Past Canadian free trade interventions in the region have made difficult local situations more unstable. A broad coalition of Canadian civil society organizations warned that the 2011 Canada-Colombia FTA would only make a bad situation worse. Those chickens are now coming home to roost.
Human rights impact assessments of the CCFTA, brokered by the then-opposition Liberals, have been so deeply flawed many civil society groups have refused to participate. Recently, three Canadian-registered mining companies launched investor-state challenges against Colombia for limiting mining in the Páramo, a unique alpine ecosystem vital to the country’s water supply.
Such outrageous investor-state lawsuits don’t make Canada any friends in Latin America. With the increasing availability of third-party funding from hedge funds for investor-state disputes, the damage to Canada’s reputation will only grow. Given our negative experience with ISDS at home and abroad, the solution is to eliminate ISDS entirely.
Currently, Brazil has no bilateral investment treaty with Canada. In fact, Brazil has never ratified an investment protection treaty that includes ISDS. Canada could also pursue the opportunity to eliminate ISDS from its current investment treaties with Argentina and Uruguay.
The flipside of Brazil’s cautious approach on WTO-plus agenda items is that it has also been critical of including binding labour and environmental standards in trade agreements. This creates a problem for our federal government’s recent embrace of a “progressive trade agenda.”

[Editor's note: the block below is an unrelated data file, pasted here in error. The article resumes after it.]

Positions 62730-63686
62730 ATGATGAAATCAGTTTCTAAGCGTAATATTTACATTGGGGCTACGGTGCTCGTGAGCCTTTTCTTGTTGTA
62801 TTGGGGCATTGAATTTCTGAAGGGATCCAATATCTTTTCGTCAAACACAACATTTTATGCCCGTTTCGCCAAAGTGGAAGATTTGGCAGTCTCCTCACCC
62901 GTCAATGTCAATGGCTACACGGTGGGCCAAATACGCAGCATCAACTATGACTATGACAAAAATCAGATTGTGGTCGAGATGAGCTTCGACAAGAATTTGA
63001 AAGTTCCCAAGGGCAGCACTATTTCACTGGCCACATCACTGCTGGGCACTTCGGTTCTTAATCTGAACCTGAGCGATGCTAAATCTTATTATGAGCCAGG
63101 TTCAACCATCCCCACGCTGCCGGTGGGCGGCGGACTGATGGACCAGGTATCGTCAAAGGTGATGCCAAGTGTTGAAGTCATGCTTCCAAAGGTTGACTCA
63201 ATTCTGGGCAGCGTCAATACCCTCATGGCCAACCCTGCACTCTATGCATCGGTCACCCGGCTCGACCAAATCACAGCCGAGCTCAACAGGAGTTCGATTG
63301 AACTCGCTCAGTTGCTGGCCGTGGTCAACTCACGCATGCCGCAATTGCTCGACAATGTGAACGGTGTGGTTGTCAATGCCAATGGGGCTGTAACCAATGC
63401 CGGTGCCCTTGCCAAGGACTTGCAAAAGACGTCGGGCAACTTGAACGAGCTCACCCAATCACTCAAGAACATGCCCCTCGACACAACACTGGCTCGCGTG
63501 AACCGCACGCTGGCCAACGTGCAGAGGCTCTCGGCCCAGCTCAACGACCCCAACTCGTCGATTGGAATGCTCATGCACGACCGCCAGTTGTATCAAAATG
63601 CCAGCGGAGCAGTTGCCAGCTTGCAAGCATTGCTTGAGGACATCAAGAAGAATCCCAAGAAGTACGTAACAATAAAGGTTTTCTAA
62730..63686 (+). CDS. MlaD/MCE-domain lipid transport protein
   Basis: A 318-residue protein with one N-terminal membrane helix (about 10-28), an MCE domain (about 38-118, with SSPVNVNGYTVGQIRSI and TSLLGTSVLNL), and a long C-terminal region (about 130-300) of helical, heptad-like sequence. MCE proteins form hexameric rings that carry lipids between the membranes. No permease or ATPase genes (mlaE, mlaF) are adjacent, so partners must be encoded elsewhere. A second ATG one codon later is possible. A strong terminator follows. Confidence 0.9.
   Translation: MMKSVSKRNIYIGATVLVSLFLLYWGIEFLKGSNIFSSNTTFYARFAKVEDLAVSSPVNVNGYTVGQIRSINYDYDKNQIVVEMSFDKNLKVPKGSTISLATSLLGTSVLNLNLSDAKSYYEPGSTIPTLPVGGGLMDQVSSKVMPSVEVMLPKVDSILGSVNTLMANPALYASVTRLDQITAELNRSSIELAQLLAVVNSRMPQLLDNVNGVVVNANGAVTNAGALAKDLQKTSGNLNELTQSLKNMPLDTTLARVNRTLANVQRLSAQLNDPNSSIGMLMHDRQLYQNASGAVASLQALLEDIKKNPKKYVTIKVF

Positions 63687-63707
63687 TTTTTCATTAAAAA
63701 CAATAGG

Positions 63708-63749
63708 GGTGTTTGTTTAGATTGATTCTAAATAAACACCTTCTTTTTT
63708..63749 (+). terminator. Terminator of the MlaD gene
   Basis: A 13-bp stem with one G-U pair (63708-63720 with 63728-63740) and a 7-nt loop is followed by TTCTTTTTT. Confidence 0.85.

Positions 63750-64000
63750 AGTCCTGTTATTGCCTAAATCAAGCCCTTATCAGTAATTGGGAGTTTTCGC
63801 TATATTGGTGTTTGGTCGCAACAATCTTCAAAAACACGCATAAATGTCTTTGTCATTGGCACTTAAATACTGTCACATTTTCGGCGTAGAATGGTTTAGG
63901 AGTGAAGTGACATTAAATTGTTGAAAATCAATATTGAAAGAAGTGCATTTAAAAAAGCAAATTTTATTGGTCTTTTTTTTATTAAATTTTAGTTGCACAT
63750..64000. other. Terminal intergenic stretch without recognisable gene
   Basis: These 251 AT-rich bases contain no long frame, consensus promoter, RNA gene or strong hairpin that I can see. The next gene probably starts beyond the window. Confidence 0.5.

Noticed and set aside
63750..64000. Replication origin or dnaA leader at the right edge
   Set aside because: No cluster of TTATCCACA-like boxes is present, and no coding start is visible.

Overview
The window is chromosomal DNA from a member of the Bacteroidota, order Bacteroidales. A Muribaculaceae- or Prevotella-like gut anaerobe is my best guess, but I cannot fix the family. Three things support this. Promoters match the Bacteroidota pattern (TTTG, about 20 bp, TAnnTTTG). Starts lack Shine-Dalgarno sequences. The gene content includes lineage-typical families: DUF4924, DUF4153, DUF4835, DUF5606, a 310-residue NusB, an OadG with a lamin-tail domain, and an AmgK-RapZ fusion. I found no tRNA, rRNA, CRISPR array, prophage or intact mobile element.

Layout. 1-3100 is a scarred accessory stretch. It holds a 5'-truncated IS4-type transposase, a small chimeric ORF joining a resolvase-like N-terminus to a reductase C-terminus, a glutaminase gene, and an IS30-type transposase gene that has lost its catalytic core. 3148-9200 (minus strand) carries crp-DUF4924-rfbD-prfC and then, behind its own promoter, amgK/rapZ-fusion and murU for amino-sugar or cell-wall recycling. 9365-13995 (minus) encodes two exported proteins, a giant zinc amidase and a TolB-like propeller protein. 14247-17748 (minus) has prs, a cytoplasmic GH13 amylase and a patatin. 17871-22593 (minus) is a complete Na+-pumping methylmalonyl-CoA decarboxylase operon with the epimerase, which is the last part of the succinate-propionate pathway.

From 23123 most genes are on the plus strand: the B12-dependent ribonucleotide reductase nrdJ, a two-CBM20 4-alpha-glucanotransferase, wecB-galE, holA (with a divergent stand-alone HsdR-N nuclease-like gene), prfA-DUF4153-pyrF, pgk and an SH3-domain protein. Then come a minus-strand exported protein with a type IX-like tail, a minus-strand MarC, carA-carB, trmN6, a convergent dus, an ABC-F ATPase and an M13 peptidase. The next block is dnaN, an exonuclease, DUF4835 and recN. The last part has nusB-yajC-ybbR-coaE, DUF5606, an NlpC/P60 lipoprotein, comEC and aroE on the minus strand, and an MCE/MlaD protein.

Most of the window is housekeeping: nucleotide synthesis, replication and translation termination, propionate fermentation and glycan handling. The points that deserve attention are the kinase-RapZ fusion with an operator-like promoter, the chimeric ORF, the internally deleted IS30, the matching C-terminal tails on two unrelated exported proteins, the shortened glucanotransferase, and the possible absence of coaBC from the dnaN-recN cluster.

To be called progressive, a trade agreement must, at a minimum, include strong, fully enforceable labour standards. It is also essential to include obligations to ensure that each country enforces high domestic environmental standards while abiding by commitments under multilateral environmental agreements (including the Paris Agreement).
Achieving these two prerequisites of a progressive trade agenda will likely be difficult in the context of an FTA with Mercosur.
Getting our trade priorities right
In my opinion, pursuing a standard market access deal with Mercosur based on Canada’s current FTA template should not be a priority for this or any future government, especially as Canada is still sorting through its most important negotiation by far—with the Trump administration over NAFTA.
However, if the negotiations do proceed, the government should be urged to commission an independent human rights and environmental sustainability impact assessment of the prospective agreement as early in the negotiating process as possible. The parliamentary trade committee is in a good position to call for such a pre-agreement review.
In an era where support for the status quo (some say neoliberal) trade model is eroding, including among former believers, Canada should take a lead on a different vision for global co-operation. Instead of negotiating and signing yet another standard FTA, why not strive for a new, genuinely progressive model where our various social, environmental, cultural and economic policies mutually support each other?
Why should these agendas constantly take a back seat to trade?
Scott Sinclair is a senior researcher at the CCPA and the director of the Trade and Investment Research Project.